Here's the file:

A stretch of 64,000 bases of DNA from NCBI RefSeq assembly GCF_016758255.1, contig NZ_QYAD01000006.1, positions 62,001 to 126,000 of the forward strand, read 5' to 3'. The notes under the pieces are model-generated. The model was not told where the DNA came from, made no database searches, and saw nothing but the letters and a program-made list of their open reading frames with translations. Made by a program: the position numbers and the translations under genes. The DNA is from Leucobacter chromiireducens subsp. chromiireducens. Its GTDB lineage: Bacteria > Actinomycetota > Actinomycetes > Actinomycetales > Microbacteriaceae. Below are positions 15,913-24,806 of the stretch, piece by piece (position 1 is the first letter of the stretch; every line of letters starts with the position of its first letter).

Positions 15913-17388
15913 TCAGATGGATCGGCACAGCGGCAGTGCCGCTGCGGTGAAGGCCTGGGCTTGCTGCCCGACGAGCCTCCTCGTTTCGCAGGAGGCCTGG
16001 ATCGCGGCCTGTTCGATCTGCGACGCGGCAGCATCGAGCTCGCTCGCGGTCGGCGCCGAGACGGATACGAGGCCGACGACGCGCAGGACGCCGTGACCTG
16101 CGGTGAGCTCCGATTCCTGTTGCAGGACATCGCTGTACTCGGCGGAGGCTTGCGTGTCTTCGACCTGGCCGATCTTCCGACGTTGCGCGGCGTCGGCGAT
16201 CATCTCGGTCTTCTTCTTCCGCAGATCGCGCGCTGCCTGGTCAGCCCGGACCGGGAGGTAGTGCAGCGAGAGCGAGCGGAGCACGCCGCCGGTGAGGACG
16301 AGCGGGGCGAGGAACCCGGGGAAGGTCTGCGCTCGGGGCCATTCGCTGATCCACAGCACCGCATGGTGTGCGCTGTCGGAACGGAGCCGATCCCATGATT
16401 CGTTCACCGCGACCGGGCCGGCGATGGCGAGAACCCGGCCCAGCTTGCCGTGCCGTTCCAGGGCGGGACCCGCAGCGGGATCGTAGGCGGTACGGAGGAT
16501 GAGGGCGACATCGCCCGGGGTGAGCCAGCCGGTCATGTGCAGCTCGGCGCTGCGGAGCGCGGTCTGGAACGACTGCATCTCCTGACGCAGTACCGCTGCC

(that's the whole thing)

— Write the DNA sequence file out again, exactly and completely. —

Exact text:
A stretch of 64,000 bases of DNA from NCBI RefSeq assembly GCF_016758255.1, contig NZ_QYAD01000006.1, positions 62,001 to 126,000 of the forward strand, read 5' to 3'. The notes under the pieces are model-generated. The model was not told where the DNA came from, made no database searches, and saw nothing but the letters and a program-made list of their open reading frames with translations. Made by a program: the position numbers and the translations under genes. The DNA is from Leucobacter chromiireducens subsp. chromiireducens. Its GTDB lineage: Bacteria > Actinomycetota > Actinomycetes > Actinomycetales > Microbacteriaceae. Below are positions 15,913-24,806 of the stretch, piece by piece (position 1 is the first letter of the stretch; every line of letters starts with the position of its first letter).

Positions 15913-17388
15913 TCAGATGGATCGGCACAGCGGCAGTGCCGCTGCGGTGAAGGCCTGGGCTTGCTGCCCGACGAGCCTCCTCGTTTCGCAGGAGGCCTGG
16001 ATCGCGGCCTGTTCGATCTGCGACGCGGCAGCATCGAGCTCGCTCGCGGTCGGCGCCGAGACGGATACGAGGCCGACGACGCGCAGGACGCCGTGACCTG
16101 CGGTGAGCTCCGATTCCTGTTGCAGGACATCGCTGTACTCGGCGGAGGCTTGCGTGTCTTCGACCTGGCCGATCTTCCGACGTTGCGCGGCGTCGGCGAT
16201 CATCTCGGTCTTCTTCTTCCGCAGATCGCGCGCTGCCTGGTCAGCCCGGACCGGGAGGTAGTGCAGCGAGAGCGAGCGGAGCACGCCGCCGGTGAGGACG
16301 AGCGGGGCGAGGAACCCGGGGAAGGTCTGCGCTCGGGGCCATTCGCTGATCCACAGCACCGCATGGTGTGCGCTGTCGGAACGGAGCCGATCCCATGATT
16401 CGTTCACCGCGACCGGGCCGGCGATGGCGAGAACCCGGCCCAGCTTGCCGTGCCGTTCCAGGGCGGGACCCGCAGCGGGATCGTAGGCGGTACGGAGGAT
16501 GAGGGCGACATCGCCCGGGGTGAGCCAGCCGGTCATGTGCAGCTCGGCGCTGCGGAGCGCGGTCTGGAACGACTGCATCTCCTGACGCAGTACCGCTGCC